The Ultimate Ubuntu / PulseAudio Guide

Saturday September 20, 2008
After writing about how great Hardy was, I suddenly started experiencing mysterious crashes of various applications on my desktop.  That'll teach me to say anything nice about an operating system!  Firefox, Pidgin, Deskbar, and even the Gnome Panel would periodically freeze up.  It seemed particularly exacerbated by running applications in the Flash and AIR runtimes — which was pretty bad news, since I am supposed to be writing some code in Flex!

Eventually, I caught one of these programs in the act, and traced the buggy behavior down to the PulseAudio daemon.

Apparently this is a common problem, with a bewildering array of elaborate and perplexing "solutions".  I spent hours trying to figure out some kind of combination of ALSA and Pulse tools that would get me out of the increasingly crashy situation on my desktop.  Oddly, nobody mentions the most obvious solution:

"Turn it off."

While I can appreciate the benefits that Pulse will (eventually) bring, it seems that it doesn't actually do anything for me today.  The main idea is that Pulse will allow me to play and record multiple sounds simultaneously.  However, the out-of-the-box Ubuntu ALSA experience allows me to do this with my current sound card.  I don't pretend to understand why — maybe my card supports multiple channels, maybe things are using dmix somehow — but there is no problem to solve.  Running the pulseaudio daemon actually has the opposite effect: sounds from multiple programs stop working.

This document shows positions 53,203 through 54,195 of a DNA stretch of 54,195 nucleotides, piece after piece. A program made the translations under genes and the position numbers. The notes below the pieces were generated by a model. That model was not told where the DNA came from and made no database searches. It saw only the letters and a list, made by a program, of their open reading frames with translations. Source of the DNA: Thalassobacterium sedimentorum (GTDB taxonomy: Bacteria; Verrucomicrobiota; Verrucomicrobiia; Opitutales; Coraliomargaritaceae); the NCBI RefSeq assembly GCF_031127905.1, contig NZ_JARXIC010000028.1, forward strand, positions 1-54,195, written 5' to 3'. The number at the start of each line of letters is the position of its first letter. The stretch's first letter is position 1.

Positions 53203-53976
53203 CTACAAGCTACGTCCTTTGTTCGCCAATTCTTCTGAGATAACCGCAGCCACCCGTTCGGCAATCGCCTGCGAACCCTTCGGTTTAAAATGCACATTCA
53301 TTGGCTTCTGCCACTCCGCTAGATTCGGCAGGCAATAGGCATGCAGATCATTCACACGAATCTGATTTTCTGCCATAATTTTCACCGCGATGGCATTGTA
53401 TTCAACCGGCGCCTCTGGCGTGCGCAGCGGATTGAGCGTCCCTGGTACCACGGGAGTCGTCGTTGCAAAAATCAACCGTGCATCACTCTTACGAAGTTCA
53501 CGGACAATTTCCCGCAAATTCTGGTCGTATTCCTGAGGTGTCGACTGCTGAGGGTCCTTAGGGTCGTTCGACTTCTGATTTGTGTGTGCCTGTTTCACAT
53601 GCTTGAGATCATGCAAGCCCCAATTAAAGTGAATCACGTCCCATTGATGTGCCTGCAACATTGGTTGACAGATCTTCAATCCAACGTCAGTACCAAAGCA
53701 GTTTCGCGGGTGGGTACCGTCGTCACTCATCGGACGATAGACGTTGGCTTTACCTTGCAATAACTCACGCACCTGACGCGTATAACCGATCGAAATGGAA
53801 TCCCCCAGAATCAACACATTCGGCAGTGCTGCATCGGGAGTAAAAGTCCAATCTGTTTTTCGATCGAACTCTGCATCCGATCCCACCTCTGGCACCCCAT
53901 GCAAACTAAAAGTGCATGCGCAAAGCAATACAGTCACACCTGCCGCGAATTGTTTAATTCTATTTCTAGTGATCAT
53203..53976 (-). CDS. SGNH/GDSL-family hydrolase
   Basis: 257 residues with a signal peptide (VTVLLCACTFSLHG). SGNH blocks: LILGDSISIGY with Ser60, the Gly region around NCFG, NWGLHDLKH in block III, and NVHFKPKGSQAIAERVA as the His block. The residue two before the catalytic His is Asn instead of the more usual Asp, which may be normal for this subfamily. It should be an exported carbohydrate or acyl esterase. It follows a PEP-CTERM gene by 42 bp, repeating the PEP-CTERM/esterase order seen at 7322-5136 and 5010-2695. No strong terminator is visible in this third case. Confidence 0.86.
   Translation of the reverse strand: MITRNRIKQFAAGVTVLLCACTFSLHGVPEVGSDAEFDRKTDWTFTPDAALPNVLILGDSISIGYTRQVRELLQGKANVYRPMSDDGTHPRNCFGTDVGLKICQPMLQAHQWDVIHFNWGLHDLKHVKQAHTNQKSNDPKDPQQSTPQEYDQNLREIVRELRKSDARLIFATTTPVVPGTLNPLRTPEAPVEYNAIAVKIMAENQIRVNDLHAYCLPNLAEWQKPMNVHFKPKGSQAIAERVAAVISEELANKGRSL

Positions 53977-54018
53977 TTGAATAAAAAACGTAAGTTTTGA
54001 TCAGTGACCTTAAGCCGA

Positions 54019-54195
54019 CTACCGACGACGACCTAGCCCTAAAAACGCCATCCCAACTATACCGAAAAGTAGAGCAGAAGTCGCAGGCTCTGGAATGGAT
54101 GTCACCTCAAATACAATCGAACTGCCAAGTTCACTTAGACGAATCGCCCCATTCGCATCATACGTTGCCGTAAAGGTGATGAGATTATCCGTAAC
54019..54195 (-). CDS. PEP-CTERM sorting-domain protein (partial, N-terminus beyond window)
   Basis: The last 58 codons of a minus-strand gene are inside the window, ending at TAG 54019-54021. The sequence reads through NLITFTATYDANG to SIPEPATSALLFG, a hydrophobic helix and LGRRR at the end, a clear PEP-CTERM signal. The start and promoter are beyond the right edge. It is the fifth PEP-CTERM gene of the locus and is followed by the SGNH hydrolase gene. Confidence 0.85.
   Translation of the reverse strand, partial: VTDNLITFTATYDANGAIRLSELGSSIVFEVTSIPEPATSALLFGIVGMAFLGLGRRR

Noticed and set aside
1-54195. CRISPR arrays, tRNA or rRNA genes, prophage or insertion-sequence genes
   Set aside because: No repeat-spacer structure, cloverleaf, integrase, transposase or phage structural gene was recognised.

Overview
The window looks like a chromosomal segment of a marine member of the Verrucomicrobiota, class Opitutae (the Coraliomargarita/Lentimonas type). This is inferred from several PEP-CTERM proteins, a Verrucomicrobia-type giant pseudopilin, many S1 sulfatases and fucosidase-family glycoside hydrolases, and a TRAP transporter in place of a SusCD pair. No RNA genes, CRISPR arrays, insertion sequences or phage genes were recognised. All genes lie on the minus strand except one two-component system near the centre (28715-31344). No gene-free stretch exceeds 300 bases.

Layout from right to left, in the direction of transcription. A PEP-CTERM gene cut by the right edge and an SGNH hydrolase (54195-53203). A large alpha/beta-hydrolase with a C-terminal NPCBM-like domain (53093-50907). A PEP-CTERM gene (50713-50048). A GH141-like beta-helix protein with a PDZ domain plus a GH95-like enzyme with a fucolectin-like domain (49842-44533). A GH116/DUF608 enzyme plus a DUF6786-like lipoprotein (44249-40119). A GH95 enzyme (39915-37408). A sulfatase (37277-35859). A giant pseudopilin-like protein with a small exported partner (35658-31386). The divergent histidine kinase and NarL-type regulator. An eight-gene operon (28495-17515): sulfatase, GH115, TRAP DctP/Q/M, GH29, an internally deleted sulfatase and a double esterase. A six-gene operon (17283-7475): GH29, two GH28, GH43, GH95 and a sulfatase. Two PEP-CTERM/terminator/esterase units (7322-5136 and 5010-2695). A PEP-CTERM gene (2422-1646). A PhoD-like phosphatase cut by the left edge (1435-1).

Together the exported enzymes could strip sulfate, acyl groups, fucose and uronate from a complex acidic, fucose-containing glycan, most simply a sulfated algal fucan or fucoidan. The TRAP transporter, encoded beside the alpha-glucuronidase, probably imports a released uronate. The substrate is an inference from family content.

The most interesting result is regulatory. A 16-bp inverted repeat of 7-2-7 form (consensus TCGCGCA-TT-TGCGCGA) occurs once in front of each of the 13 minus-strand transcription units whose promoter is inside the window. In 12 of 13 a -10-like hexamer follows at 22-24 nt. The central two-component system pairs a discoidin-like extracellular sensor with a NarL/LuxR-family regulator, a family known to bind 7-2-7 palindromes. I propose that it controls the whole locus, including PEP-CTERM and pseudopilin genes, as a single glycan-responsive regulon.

I wanted to remove the pulseaudio package, but it turns out that would remove the ubuntu-desktop package as well, which means everything will probably be broken (certainly when I do my next major upgrade).  So, here's an alternate and non-obvious way to turn it off, without any fancy configuration:
  1. Go to the "System → Preferences → Sound" in your menu.
  2. Make sure none of the devices say "Pulse Audio"; they should all say "Autodetect", "ALSA", or something more specific.
  3. Click on the "Sounds" tab, and make sure that the "Enable software sound mixing (ESD)" checkbox is un-checked:
  4. Log out, and let it trouble you no more.
I got a little chuckle out of discovering the "ESD" footnote, but it turns out that really means "PulseAudio" these days.

Better luck next time to the Ubuntu audio team!  I look forward to using all these cool pulseaudio gadgets next time.  I hope skype, flash, air, and the dozen other proprietary-and-wrong audio apps out there get fixed before Intrepid hits the shelves.